June 24, 2016
Life is better connected. As a result, many parishes are finding their way toward small groups. Rev. Erik Arnold, Pastor of Our Lady of Perpetual Help (OLPH) Parish in Ellicott City, MD, describes their church’s experience beginning small groups as one way to create “space and room for the Lord” to change lives in a way beyond the hour window on Sundays. As their website states, “Small groups bridge the gap between Sunday Mass and the challenges of daily life.”
Father Erik took some time to reflect on their approach, the challenges, and the blessings they encountered in the process, as well as encourage parish leaders who want to get their program off the ground.
In January of 2016, OLPH rolled out their first small groups. They gained enough interest to begin 16 groups of around 8 to 10 participants, depending on an individual or family’s time/day availability or group makeup (men’s/women’s, young families, etc.). Groups generally meet twice a month in a member’s home for about 90 minutes. One or two group leaders facilitate the event, which includes prayer, a short message or teaching, discussion, as well as time to enjoy the spiritual community the group generates. Father Erik outlines the four key elements or building blocks of OLPH’s approach to small group meetings.
Small groups are about growing in love of God and neighbor. By gathering in family homes during the course of the week, small groups aim to build Christian community by exercising hospitality, encouragement, care, and accountability in a comfortable environment. As a result, many feel their fellowship and worship is even deeper when they gather for Mass.
Every meeting begins and ends in prayer, and this can vary from group to group. Groups are even encouraged to incorporate music into their prayer, whether by singing a simple hymn together or even along with a recording or YouTube video.
Although the parish operates and encourages bible studies and other teaching media, small groups do not fall under the purview of traditional Adult Faith Formation. Small groups focus on practical teaching for transformation and “life change.” The primary content on the table is the daily lives and spiritual struggles of the participants, usually supplemented by a short video segment to launch conversation. They have found helpful SG curriculum specially designed to facilitate the sharing process that include questions and material that directly applies scripture, the lives of the saints, and other Catholic topics to daily life.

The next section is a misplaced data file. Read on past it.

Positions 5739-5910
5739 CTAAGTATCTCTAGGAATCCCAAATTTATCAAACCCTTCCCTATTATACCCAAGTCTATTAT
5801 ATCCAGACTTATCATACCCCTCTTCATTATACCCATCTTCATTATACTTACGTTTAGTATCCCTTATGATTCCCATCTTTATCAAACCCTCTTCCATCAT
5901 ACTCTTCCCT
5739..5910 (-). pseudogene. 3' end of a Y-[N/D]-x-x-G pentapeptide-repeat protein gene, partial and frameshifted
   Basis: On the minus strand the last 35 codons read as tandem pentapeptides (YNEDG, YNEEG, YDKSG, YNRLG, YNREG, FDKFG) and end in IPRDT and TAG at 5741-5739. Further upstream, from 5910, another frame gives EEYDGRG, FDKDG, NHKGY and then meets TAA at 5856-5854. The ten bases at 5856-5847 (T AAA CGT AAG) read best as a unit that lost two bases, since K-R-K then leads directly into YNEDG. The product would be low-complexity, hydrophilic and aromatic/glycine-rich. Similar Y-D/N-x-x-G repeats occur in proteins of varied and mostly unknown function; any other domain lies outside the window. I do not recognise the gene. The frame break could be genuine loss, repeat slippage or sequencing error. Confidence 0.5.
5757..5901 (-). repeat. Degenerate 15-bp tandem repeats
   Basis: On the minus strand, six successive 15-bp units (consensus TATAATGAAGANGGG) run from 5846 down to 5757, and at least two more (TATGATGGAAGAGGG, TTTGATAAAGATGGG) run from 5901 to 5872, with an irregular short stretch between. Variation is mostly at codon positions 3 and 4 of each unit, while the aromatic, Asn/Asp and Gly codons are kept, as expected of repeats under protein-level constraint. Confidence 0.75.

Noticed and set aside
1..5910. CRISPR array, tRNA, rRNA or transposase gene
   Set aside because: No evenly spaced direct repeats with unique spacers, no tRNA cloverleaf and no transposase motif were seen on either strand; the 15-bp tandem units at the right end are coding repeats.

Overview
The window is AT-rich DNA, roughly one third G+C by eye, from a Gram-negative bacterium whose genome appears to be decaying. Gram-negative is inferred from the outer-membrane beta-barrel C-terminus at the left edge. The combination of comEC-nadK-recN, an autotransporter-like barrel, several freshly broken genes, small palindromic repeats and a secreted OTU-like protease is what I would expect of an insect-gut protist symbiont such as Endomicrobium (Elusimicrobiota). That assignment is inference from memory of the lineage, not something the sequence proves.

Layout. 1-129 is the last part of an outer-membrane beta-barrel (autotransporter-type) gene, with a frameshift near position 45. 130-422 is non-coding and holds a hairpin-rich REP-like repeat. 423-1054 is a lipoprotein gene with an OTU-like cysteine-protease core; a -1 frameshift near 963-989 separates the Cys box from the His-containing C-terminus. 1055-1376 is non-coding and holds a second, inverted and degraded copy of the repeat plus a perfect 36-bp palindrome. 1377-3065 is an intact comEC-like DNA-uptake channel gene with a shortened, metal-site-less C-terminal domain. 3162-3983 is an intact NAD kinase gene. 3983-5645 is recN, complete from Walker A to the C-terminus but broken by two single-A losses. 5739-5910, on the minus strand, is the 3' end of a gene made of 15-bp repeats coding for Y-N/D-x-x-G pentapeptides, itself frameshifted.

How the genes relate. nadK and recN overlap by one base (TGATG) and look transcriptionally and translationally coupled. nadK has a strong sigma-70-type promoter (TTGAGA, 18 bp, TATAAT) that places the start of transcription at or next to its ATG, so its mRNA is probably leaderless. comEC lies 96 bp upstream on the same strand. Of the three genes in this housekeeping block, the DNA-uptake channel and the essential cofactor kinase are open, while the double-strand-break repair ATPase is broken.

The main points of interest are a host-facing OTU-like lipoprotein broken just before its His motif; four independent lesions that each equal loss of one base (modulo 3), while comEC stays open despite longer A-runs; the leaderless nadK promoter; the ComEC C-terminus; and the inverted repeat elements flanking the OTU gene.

Small groups serve the mission of the Church to make disciples, including a contemplative prayer element, but primarily focus on the active element of Christian life Monday to Friday. Additionally, groups seek to provide opportunities to serve together in the community, which becomes easier to mobilize in a group setting.
Building a Team
The idea for small groups was first born in some lay members of the parish’s Evangelization Team, who then brought up the possibility with Father Erik and Associate Pastor John Rapisarda. Many were familiar with the program, Discovering Christ of ChristLife Ministries, which Father Erik helped produce, but small groups were a different avenue to explore.
Train Your Team
Father Erik’s first step was to train a leadership team, specifically on the four elements outlined above. They began meeting in Fall of 2014 hoping to roll out their first groups in Fall of 2015. During this time, the team developed their vision and spent time learning from other churches and resources they might use. When summer rolled around, they realized they needed some additional time to prepare rather than roll it out prematurely.
What most surprised the team, Father Erik remarks, was how the kid-friendly groups that included a children’s room or babysitting filled up the quickest, pointing to a spiritual hunger and desire for community in parents with young kids.
As pastor, Father Erik sees a great blessing in small groups as being “freed from a weight in Sunday Mass,” that placed the burden squarely on his homily and the liturgy as the only catalyst for growth in people’s hearts. Groups give him “breathing room” at church on Sunday by making room for God to speak in people’s homes on Monday.
By: Evan Ponton, Assistant to the Pastor, Church of the Nativity, Timonium, MD